National Security

Trump orders VA to buy controversial drug to fight veteran suicide

Army veteran explains why he’s walking across America

Jimmy Novak, a retired Army sergeant, is in Middle Georgia this week as he continues his walk from coast to coast to raise awareness about veteran suicide.
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Jimmy Novak, a retired Army sergeant, is in Middle Georgia this week as he continues his walk from coast to coast to raise awareness about veteran suicide.

President Donald Trump said the Department of Veterans Affairs will buy “a lot” of a controversial new drug to help fight veteran suicides, despite a decision by the agency not to put it on its approved medications list.

“There’s a product that’s made right now that just came out by Johnson & Johnson which has a tremendously positive, pretty short term, but nevertheless a positive effect. I’ve instructed the head of the VA to go out and buy a lot of it. And we are buying a lot of it,” Trump said to reporters at the White House Wednesday as he prepared to depart for a national veterans conference in Kentucky.

But even the VA isn’t sure about the drug, named Spravato. Its medical advisory panel voted in June to classify the drug, known in its generic form as esketamine, as “non-formulary,” meaning it was not included on a list of VA-approved medications that are covered by the agency’s pharmacy benefits. The Center for Public Integrity was the first to report on the June vote.

The VA on Thursday said that the drug’s non-formulary status was unchanged, but that veterans could get access to it through an “individualized treatment plan developed by their provider in collaboration with the veteran.”

“VA developed clinical and procedural guidance and other tools to promote thoughtful patient selection and safe administration practices, in keeping with the FDA-approved indications for esketamine use and safety requirements,” the agency said in a statement. “VA will closely monitor the use of esketamine in veterans to more fully understand its relative safety and effectiveness as compared to other available treatments. Based on this information, VA may revise its clinical guidance and formulary status if warranted.”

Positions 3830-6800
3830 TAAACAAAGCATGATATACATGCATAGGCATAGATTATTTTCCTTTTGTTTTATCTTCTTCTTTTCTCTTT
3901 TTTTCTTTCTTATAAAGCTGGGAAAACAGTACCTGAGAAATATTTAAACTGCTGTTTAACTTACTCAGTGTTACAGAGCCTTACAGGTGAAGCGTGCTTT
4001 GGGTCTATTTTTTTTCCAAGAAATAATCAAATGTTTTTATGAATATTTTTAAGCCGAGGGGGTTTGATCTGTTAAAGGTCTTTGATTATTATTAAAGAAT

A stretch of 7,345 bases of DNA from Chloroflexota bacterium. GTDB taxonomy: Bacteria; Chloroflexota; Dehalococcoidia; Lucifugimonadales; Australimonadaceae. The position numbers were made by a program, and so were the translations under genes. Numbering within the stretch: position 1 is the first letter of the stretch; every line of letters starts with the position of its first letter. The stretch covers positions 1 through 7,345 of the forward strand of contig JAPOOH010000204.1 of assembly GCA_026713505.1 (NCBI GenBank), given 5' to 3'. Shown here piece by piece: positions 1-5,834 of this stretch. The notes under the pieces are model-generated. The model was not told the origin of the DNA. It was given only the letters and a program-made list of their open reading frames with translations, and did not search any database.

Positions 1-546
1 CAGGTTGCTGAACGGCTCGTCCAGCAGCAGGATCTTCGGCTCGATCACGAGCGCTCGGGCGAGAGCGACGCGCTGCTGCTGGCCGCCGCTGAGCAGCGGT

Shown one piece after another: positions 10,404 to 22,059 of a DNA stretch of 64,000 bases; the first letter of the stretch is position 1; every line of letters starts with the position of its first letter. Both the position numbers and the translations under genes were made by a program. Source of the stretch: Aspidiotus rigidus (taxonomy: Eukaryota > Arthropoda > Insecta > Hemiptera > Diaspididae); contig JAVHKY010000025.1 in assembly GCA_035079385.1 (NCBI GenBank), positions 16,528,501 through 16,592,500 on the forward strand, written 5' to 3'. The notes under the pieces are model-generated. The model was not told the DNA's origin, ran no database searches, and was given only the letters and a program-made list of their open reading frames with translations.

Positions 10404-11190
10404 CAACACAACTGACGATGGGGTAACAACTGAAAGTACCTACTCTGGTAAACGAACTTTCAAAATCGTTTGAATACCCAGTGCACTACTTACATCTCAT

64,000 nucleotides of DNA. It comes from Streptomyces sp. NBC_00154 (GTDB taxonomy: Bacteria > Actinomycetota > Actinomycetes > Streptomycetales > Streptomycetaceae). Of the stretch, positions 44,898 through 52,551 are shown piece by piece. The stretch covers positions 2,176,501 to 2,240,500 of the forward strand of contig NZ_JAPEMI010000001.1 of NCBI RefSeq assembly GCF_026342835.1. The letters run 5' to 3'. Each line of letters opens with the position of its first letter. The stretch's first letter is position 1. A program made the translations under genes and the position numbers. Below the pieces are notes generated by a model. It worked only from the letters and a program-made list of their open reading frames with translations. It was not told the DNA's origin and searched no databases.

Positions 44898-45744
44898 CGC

The Food and Drug Administration greenlighted Spravato in March, despite concerns that were published in a final rule on Aug. 16, including that in testing the drug had a higher rate of adverse effects than drugs currently available, and that testing did not appear to show that Spravato had a higher rate of successful treatment.

“There does not appear to be a consistent statistically significant positive primary efficacy outcome for Spravato-treated patients compared to placebo-treated patients,” the FDA wrote in a response included in a final rule published by the Federal Register. Despite the concerns, the FDA approved the drug to be eligible to be covered by additional Medicare and Medicaid payments that typically offset the higher cost of breakthrough drugs to make them more affordable to the market at large.

Spravato is a nasal spray that is intended to treat depression in cases where the patient has not improved under other antidepressant drugs or treatments. The cost for one dose of Spravato is $295, patients will typically require 2.5 nasal spray units per treatment for a cost per day of $737.50. FDA’s approval of the additional payments means Medicare and Medicaid would cover 65 percent of the cost of each dose. The spray has to be administered by a physician.

“Hopefully we are getting it at a very good cost,” Trump said. “I guess it’s a form of a stimulant where if somebody is really in trouble from the standpoint of suicide it can do something,” he said.

“I’ve instructed the top officials to go out and get as much of it as you can from Johnson & Johnson. I think they have done so well,” Trump said in Kentucky at the AMVETS annual veterans conference, in remarks broadcast by C-SPAN. “They have made so much money. I think they should give it to us for free.”

Updates with VA statement Thursday.

Tara Copp is the national military and veterans affairs correspondent for McClatchy. She has reported extensively through the Middle East, Asia and Europe to cover defense policy and its impact on the lives of service members. She was previously the Pentagon bureau chief for Military Times and a senior defense analyst for the U.S. Government Accountability Office. She is the author of the award-winning book “The Warbird: Three Heroes. Two Wars. One Story.”
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